Making Change

8 Apr 2014 by gebhard, No Comments »

Roman-coin-hoard-found-at-007My first North Oaken War Maneuvers (a major melee event in my Kingdom) many years ago, was a place where I learned many things core to life in the SCA. Things like: Bourbon is not a substitute for water after a long day of fighting, Viking games are hysterical, especially if you’re not the one doing them, and always remember which tent is yours.

As I wrapped my sausages in pancakes at breakfast and gnawed on them, a bard sat near me and shared a few stories.  One was the funniest story I have ever heard, and I would share it with you now, if I could remember it. Instead I’ll tale his other story.

It was about a man who was walking on a path and a pebble that had gotten into his boot.  The pebble was annoying him as he walked. He tried to shake it out, and made all sorts of odd dancing moves to free the rock from his boot. He was in a hurry and had no time to undo all the straps on his boot and remove the pebble. Instead, he tried everything he could to get rid of it without taking off the boot.

None worked. So he resigned himself over to having to tolerate the pebble and continued on his way. The pebble started to round out as he walked, the edges breaking away.  It hurt less and less.

When he got to his destination, he sat and took off his boot, and a ruby fell out.

The moral of this story is:  It’s often hard to tell the rocks from the rubies on your first impression.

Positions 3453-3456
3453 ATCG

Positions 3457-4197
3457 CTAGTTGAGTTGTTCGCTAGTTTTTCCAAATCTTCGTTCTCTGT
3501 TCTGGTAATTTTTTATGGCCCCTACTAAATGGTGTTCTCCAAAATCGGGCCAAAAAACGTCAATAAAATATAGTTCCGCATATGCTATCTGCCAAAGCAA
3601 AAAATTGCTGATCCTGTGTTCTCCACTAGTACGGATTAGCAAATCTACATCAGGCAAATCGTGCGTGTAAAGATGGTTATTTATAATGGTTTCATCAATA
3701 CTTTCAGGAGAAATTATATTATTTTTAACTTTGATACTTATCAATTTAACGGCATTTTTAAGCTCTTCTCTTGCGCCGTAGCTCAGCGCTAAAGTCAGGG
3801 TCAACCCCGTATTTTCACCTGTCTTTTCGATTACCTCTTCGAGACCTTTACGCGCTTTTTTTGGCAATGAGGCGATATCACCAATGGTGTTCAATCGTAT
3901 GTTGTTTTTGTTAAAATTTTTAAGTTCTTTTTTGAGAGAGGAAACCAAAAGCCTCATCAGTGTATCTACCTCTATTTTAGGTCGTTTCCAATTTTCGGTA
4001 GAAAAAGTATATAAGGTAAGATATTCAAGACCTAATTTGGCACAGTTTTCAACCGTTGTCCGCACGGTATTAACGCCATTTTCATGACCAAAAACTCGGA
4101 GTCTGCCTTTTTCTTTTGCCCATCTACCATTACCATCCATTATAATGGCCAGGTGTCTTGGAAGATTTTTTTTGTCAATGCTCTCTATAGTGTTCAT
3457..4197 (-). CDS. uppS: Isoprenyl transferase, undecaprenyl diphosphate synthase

I know when I joined the SCA, I too was somewhat awkward. I laughed far too loud, was super eager to talk to anyone about really anything.  I didn’t take hints or clues very well.

However, a few people saw past my social failings and were friendly and encouraging. As such, I stayed. I try to keep this in mind, when that strange person shows up to a practice, or that other odd one at an event. We were all that person once.

On the other side of the coin, I have heard recent criticisms about our organization is how we enable problem people, that we are overly attached to a set of naive virtues of chivalry and to the idea that somehow through teaching said virtues, we can turn people with serious ethical issues around and make them paragons of goodness.

While I may agree to some aspect of this concept, it’s certainly is not the whole picture. I’ll explain.

Just before I joined the SCA, my main pastime, besides my job, was playing MMO’s (online video games).  The only exercise I got in any given day was the walk from my desk to the fridge to get another slice of pizza.

When I started fighting, my MMO time dropped off pretty quickly. During my early years in the SCA, there was awesome podcast called “Pain Bank”,  On one episode, they interviewed Duke Bardolf.  He talked a lot about training. One of his points was, “what are you doing everyday to improve yourself?” Often the guy who wins a tournament is the one who has been training the most.

I got to thinking that maybe it would be nice to not be hit in the head so often. So I started very slowly to do a thing I had not done in a long time, exercise. I started walking the dogs, and jogging a little, doing push-ups and hitting the pell.  It grew to more and more, and the positive effects became unquestionable.

The improvement opportunities open to us are not just physical ones. We can start learning how to interact with others better, how to tell people “no” nicely, and just how many balls we can juggle at once (literally and figuratively).

The SCA is one of the friendliest environments to self improvement I have seen.  We are very accepting and often far more patient that we should be with people’s shortcomings. I see this as a strength and not a weakness.

Can we make people better? No. But, we can give opportunities so that people will want to make themselves better.

In turn, by improving ourselves, we make the SCA a little better… everyday with practice, patience and time, we may all refine ourselves into something even more valuable.

My secret collection of Pain Bank pod casts: link

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